Using Corner Scales Easily

Corner scales help you measure your vehicle’s weight at every corner. They point out how ballast, weight reduction and suspension settings affect each and every corner. Though most people find it unnecessary to use corners scales, for race car drivers and car enthusiasts they are necessary.

Ideal Weight Distribution

Racecars or rally cars use an adjustable shock suspensions system with a coil. Car corner weight scales can help measure weight distribution for each tire. The ideal tire weight distribution is as follow: 50% on left front or right rear, and the other 50% for right front and left rear tires. It is not mandatory to perfect this weight distribution, getting closer to it will do.

Proper Setup

Using car corner weight scales is not that hard, but tuning them up for the job is a little tricky. You need to set them up properly to make sure they maintain the same height level. Racing corner scales are usually available with an adjustable fixture to apply this; this also works as a platform enabling you to get your car on the scales.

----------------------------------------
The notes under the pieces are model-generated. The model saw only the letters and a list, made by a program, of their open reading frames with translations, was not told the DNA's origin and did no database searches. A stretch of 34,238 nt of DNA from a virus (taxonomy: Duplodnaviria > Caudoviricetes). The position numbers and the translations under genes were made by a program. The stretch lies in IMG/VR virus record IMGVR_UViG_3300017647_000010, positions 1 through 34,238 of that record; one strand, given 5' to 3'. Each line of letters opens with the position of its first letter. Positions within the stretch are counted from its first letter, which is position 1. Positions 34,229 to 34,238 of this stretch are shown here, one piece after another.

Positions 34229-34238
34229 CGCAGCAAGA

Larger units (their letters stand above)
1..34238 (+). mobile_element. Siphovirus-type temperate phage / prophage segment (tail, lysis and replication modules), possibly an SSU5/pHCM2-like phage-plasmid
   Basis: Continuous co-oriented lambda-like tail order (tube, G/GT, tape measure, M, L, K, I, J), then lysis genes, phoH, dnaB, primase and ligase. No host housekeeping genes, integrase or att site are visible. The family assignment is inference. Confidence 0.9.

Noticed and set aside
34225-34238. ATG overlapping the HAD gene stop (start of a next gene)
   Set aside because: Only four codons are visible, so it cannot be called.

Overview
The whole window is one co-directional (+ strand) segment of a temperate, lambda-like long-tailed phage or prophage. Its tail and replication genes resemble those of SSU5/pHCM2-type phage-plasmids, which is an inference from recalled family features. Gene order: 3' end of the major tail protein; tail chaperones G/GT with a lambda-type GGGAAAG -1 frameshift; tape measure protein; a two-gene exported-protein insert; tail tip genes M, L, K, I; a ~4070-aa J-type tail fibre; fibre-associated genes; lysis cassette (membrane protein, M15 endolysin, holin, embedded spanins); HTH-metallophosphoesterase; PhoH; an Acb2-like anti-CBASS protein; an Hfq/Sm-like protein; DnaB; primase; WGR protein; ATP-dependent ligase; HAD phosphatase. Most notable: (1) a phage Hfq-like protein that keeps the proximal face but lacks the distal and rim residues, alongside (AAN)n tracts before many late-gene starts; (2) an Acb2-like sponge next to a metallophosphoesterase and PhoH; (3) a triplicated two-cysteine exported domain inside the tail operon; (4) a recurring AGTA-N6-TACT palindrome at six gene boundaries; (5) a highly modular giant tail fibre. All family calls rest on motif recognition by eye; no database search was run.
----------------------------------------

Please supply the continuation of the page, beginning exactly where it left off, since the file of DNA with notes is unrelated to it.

Once you have put together the fixture, make sure the scales are at the same level and height. You can use a long level to guide the adjustment. At first you need to fix the side-to-side levelness, then do the same for the front to back segment. Recheck these to maintain diagonal levelness.

Using Corner Scales

Via the ramps, drive your car up onto the scales and then take note of the reading on each scale. If it seems necessary to get out of the car, first make sure you put the equivalent of your body weight into the foot and seat. The numbers from the front corners should be added. This is the weight count for the front wheels of your car. Now, divide this reading by the total of all four scales to find the weight of front axle in percentage. You can pursue a similar calculation to get the weight in percentage for the right and left side of your car.

Weight Bias

High performance driving situation are largely dependent on the side-to-side and the front to rear bias. Make sure that your vehicle’s side-to-side weights are closer. You can achieve this through ballasting or weight reduction. In the same way you can adjust front to rear weight bias as well.

Ride height settings and suspension also affect corner weights. Altering this will change the stance of your vehicle, affecting left to right or front to rear bias.